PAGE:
During the night the tents were nearly lost due to a fierce gale that sprang up. This fortunately did not last long, tents further around the bay were blown away!
When we were not diving, we visited the fishing town of Ullapool. The name is Norse, meaning Ullo's Homestead. In 1783 the British Fishery Society built the town as a centre for herring and cod fishing, and during recent years it has again become a busy fishing port and ferry base. The fish landed here were taken by lorry across Scotland by way of Garve and Inverness to Aberdeen and other main cities.

In the summer Ullapool is an attractive place and a mecca for many tourists. There are a variety of hotels and guest houses and also a Youth Hostel. We remember a very cozy pub with a sign above the bar 'English money accepted here without surcharge.' For those that like exploring on land as well as under the water, there are brooks and ancient forts not far from Ullapool and the surrounding countryside offers wonderful hill climbs and picturesque walks. Looking out from the camp base we would see the Isle of Martin, named after Saint Martin who came on a pilgrimage to the Highlands to propagate the Gospel. The ruins of his chapel are on the west corner of the island. Without a boat the island was a long, long snorkel and not for the faint hearted as was the diving. Gloomy cliffs extended down underwater.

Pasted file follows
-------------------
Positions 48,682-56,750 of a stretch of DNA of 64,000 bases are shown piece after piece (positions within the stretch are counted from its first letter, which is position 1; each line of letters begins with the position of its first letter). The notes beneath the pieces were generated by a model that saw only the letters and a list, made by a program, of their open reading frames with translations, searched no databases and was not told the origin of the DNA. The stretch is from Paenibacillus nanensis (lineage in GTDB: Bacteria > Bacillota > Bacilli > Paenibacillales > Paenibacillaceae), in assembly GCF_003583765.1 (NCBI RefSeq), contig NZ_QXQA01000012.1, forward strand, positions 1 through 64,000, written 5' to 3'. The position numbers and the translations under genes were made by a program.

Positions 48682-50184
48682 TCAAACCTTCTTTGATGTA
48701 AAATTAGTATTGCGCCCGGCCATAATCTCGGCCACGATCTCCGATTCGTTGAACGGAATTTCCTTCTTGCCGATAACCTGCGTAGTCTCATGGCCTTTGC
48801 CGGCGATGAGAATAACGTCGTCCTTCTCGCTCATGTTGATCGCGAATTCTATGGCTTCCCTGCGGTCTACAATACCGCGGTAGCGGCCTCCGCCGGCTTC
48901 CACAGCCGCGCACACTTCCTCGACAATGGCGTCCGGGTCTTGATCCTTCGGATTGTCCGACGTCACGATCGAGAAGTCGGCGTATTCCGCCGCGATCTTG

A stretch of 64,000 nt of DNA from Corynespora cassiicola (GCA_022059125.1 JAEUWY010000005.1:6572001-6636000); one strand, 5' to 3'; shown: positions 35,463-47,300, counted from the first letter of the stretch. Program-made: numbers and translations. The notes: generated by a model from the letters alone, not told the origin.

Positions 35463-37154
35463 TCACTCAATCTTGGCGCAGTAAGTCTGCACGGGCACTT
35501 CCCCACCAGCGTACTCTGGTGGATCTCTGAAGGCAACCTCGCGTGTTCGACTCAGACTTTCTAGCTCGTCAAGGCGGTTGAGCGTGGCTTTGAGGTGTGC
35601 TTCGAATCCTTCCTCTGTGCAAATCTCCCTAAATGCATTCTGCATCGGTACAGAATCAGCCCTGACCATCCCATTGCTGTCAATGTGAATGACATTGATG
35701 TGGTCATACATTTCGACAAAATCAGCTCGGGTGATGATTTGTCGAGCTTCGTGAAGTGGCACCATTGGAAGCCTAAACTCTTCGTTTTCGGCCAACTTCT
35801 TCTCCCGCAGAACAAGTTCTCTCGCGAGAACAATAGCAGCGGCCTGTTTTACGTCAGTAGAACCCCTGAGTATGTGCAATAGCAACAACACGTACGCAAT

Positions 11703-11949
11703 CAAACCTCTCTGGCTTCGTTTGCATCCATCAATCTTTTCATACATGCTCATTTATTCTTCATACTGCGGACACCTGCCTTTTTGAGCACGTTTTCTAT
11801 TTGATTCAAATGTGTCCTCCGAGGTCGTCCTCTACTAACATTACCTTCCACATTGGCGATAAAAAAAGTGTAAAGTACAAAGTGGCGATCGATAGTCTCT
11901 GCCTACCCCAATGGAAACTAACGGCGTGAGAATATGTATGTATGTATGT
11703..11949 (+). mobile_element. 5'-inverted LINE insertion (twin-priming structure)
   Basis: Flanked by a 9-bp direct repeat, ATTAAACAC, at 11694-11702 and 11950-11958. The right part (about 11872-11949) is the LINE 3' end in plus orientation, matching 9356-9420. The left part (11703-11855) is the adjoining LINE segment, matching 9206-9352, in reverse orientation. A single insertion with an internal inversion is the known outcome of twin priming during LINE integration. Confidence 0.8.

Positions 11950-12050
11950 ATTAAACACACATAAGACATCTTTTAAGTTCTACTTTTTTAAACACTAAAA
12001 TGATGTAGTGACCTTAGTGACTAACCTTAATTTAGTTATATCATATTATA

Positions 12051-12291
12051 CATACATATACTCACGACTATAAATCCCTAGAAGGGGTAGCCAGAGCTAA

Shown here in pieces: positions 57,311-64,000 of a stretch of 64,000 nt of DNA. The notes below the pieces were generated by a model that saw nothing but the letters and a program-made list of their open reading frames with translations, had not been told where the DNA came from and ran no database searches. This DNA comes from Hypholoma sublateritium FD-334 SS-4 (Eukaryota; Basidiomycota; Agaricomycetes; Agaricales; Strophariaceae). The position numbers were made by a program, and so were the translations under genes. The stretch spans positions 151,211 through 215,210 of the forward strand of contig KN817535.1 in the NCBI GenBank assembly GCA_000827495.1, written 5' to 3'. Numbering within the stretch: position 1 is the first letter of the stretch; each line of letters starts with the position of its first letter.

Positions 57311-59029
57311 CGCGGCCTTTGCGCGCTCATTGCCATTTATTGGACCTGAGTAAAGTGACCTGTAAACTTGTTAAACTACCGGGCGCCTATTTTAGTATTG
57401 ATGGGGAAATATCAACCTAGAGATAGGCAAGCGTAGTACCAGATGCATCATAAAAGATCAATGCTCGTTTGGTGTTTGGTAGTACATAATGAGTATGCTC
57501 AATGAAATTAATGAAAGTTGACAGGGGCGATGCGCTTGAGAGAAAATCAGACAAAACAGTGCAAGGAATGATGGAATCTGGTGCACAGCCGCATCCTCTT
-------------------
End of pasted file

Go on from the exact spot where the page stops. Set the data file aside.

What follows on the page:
Further out we could see the Summer Isles, but they were just tantalizing glimpses on the horizon. Especially Horse Island as history records that Spanish 'treasure' was hidden on the island. At the end of the last century a shepherd fell into a hole. When he returned home he found a gold coin in his shoe. Along with friends he returned to the island, but could not remember where he had fallen. Could this be the treasure from an Armada shipwreck?